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All About Home Dialysis

Medically reviewed by Susan Kerrigan, MD and Marianne Madsen on February 12, 2023

Those who are experiencing kidney failure used to be tied down to regular visits to a dialysis center to perform this life-saving treatment. However, for many patients, home dialysis has become an option. 


Fact (and fiction) about dialysis in general is available, but here, we’ll focus on what’s important to know about doing dialysis at home.


What Kinds of Dialysis Can be Done at Home?


There are two basic types of dialysis: Hemodialysis, where you are connected to an artificial kidney machine that cleans your blood and returns it to your body, and peritoneal dialysis, where fluid is filtered through your abdomen to remove impurities in the blood. Both these types of dialysis can be performed at home with training and your healthcare team’s approval. Peritoneal dialysis, particularly, is being used more and more as an in-home option


Who is a Candidate for Home Dialysis?


The idea of doing dialysis at home is appealing because it provides greater convenience, comfort, and privacy, but there are some considerations that you, your caregiver and/or family, and your healthcare provider need to discuss to determine if you’re a good candidate. It can be challenging! But most patients feel the advantages are worth the effort. Here are a few things you need to be able to do to try dialysis at home.

  • Basic skills: You or your caregiver will need to be able to read and write, have a basic level of manual dexterity, and good vision. These skills will all help you follow the instructions from your healthcare provider, read and understand the instructions for any equipment, complete necessary paperwork, and order supplies.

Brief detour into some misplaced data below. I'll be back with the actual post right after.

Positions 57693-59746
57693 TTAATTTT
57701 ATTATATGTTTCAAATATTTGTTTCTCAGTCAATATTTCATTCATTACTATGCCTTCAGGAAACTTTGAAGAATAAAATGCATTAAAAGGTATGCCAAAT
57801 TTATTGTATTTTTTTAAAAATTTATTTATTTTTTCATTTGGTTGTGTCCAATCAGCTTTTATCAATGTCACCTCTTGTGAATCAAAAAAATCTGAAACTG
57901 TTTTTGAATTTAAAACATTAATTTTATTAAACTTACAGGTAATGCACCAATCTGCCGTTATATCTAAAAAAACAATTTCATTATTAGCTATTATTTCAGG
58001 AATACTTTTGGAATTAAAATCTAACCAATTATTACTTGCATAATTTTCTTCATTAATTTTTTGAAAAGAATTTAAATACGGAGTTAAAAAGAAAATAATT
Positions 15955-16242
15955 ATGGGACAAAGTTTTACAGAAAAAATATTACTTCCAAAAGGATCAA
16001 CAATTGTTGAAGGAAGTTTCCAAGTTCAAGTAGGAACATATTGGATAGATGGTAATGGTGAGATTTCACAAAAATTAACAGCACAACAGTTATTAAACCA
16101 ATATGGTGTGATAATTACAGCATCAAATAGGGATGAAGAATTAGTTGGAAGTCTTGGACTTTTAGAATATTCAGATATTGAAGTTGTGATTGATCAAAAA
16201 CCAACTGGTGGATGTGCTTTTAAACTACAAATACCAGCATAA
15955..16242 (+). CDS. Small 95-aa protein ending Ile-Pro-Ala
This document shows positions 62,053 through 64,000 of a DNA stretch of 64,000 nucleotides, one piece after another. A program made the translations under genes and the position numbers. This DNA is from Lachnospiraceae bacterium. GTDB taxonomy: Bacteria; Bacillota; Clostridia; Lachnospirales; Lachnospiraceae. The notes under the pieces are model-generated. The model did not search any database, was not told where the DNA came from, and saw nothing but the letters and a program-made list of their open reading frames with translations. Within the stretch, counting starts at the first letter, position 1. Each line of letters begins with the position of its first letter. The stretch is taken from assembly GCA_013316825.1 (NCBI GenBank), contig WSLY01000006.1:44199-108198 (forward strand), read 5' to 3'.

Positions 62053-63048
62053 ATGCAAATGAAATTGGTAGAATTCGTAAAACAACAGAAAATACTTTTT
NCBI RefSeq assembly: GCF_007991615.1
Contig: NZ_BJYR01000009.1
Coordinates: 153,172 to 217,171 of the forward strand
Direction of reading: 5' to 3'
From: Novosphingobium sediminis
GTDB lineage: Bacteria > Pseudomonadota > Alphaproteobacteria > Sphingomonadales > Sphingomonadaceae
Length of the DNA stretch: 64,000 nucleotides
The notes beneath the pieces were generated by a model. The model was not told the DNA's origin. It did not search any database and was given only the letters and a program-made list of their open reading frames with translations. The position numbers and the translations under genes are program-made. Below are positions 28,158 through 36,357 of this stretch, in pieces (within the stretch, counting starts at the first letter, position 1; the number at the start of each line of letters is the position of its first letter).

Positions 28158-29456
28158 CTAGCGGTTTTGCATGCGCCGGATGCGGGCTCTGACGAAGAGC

• Ability and time to learn how to do it: You or your caregiver will need to have the initiative and motivation to learn how to do something new. The training for home dialysis can be intensive. Most of the time, people can learn to do home peritoneal dialysis in two weeks. Home hemodialysis usually takes longer–about 3-5 weeks. 
  • Home modification: You may need to do some plumbing or electrical modifications to be able to do home dialysis depending on what your home already has and what equipment you’ll need. It’s possible that your insurance may cover these modifications. 


It’s helpful, but not completely necessary (depending on your self-care abilities) to have a caregiver or family member who can help with home dialysis. It’s important to remember that this decision affects not only the patient, but the entire household. If you have a partner or family members at home, make sure they are onboard with the decision.

What Do I Need to Know to Do Dialysis at Home?


Your healthcare team will help you get the training you need to do either hemodialysis or peritoneal dialysis at home. This training will involve lessons in topics such as:


  • How to perform the dialysis
  • How to care for any equipment
  • How to order necessary supplies
  • How to troubleshoot any issues
  • Who to contact if you have any problems


Online help and patient discussion groups are available, too. Remember that you are not alone in your home dialysis journey! But also keep in mind that your situation is unique; you should always follow your healthcare team’s instructions even if they conflict with something you read online.




According to UCLA Health, one in three patients who try home dialysis return to in-center dialysis. So if you try it and it’s just not for you, this is still an option. Work with your healthcare provider to make sure you are getting the type of dialysis that works best for you and your personal situation.

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Many don't know that there is another type of dialysis called peritoneal dialysis. What is it, and how is it different from hemodialysis? Let’s take a look.

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